Supporting your child through the Australian bushfires

As News Year’s Eve passed, and we entered the 2020’s, I felt a little more uneasy than usual, like there wasn’t much cause for celebration. I left the smoke haze of Sydney for a South Australian Christmas, hearing upon arrival that my family were told to evacuate our Adelaide Hills property, then heading to Kangaroo Island a few days later and being told fires had broken out there too.

My family was lucky, the fires came close but missed our property. But others have experienced severe stress, losing loved ones, pets, homes, and land. Children are particularly vulnerable in times like these.

In my mid 20’s, I visited hospitals to hear the stories of hundreds of children affected by trauma, with their words forming the heart of my PhD. What I learnt from this was – whether your child is worried a fire is approaching, has seen distressing images, or has been exposed to the fires – your child could be struggling with it.

Just imagine how confusing and scary the experience of a bushfire is for a child with a developing understanding of the world around them.

Many children exposed to the bushfires will be plagued by vivid nightmares and upsetting memories of the bushfires along with other anxiety, grief, and depressive symptoms. The distressing footage of injured people, dead animals, and ‘apocalyptic’ fire-ridden landscapes dominating news headlines across the world is also causing anxiety and fear amongst children living in cities.

If your child is currently struggling to cope, don’t panic! You will be relieved to hear that experiencing these symptoms in the early days after a natural disaster is really normal.  Once the threat is over, these symptoms tend to go away naturally within the first few months as your child adjusts to what has happened.

Some children directly impacted by the fires will continue to be haunted by their memories and develop a condition called Post-traumatic Stress Disorder or PTSD. There are lots of negative impacts of this disorder, and I have treated children with PTSD who start to fail at school, stop their hobbies, and isolate themselves from friends and family.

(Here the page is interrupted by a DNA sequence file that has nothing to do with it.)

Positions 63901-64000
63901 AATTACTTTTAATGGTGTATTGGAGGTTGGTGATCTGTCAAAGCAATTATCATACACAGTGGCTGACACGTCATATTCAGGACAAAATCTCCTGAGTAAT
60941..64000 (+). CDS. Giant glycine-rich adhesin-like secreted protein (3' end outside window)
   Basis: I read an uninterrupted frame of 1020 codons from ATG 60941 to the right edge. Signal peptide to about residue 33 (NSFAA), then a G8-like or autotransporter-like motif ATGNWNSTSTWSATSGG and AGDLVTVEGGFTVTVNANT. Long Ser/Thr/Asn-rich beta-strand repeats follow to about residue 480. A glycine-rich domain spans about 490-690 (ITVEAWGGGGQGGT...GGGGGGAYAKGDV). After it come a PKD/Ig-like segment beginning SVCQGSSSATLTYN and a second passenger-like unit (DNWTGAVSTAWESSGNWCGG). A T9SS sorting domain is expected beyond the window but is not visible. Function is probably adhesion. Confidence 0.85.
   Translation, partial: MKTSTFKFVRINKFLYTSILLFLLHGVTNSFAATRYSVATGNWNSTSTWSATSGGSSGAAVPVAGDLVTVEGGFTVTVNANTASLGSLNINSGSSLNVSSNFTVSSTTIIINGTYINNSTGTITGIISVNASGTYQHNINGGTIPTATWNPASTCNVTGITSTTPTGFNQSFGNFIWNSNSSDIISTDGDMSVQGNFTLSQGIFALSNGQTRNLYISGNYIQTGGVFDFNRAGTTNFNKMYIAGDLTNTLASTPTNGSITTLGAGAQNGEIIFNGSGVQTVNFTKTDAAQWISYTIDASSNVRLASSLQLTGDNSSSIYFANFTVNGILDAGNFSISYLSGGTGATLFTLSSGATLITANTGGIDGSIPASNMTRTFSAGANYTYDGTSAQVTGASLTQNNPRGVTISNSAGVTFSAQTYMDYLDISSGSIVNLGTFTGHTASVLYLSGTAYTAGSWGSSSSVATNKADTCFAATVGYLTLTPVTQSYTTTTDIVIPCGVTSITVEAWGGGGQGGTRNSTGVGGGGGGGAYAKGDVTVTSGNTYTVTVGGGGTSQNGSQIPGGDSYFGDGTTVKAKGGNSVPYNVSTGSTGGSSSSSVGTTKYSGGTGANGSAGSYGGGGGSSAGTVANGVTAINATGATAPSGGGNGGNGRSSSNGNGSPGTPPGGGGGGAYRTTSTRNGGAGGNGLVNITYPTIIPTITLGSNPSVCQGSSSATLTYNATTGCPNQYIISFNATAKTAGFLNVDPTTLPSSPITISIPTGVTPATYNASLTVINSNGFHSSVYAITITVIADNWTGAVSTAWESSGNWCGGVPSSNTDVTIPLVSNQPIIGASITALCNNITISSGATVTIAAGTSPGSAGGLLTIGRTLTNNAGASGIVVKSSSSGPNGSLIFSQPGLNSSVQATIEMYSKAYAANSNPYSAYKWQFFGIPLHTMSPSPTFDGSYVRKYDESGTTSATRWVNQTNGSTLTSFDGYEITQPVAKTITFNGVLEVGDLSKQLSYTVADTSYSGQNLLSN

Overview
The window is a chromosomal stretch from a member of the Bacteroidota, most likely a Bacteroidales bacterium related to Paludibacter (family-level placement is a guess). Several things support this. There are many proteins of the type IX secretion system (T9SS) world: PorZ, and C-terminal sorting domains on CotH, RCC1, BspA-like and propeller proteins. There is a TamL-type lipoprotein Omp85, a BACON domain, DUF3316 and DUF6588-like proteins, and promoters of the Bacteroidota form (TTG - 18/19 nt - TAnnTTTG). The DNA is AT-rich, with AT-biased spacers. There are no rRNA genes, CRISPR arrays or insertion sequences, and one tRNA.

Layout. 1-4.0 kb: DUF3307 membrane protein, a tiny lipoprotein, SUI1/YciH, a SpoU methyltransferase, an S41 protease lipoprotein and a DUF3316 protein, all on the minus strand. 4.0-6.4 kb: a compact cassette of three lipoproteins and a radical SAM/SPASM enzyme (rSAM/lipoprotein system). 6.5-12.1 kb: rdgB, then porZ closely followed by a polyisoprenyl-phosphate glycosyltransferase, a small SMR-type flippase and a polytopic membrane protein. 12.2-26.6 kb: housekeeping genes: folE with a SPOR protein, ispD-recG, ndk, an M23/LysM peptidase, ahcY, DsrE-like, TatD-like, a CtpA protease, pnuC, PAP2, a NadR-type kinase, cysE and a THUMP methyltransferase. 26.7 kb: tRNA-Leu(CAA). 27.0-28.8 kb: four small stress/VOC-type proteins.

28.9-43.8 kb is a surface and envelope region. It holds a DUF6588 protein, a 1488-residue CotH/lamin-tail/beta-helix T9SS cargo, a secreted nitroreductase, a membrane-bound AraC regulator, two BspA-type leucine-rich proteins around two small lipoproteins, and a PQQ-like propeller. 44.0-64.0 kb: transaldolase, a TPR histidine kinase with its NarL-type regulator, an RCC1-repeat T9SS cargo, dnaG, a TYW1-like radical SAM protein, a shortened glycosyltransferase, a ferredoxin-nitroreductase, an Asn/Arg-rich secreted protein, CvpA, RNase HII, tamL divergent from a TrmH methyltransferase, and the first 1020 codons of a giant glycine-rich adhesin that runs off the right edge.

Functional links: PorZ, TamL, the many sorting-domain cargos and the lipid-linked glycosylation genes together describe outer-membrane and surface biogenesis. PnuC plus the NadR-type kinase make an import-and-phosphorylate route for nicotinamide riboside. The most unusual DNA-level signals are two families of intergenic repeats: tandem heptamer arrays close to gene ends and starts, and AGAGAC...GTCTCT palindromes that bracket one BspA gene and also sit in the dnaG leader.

For your child to positively adjust to the bushfire crisis, he/she needs to develop a healthy understanding of what has happened, why it happened, and any implications for the future. Here are some tips!

1. Don’t make assumptions

Don’t assume your child is okay just because they are not talking about it. In my experience, it is very common for children to avoid talking about distressing events. Some children fear that talking about it will cause them to have a distressing flashback memory. Others feel ashamed to tell people that they are not coping.

 2. Talking about it is a good thing

There is a big myth out there that talking about distressing events will retraumatize a child. I meet many parents who don’t talk to their child about frightening events because they fear harming them. They say things like ‘there is nothing to worry about’ or ‘let’s not talk about it any further’, which unfortunately makes the child feel invalidated. On the contrary, engaging in regular, sensitive and age-appropriate conversations with your child is hugely beneficial.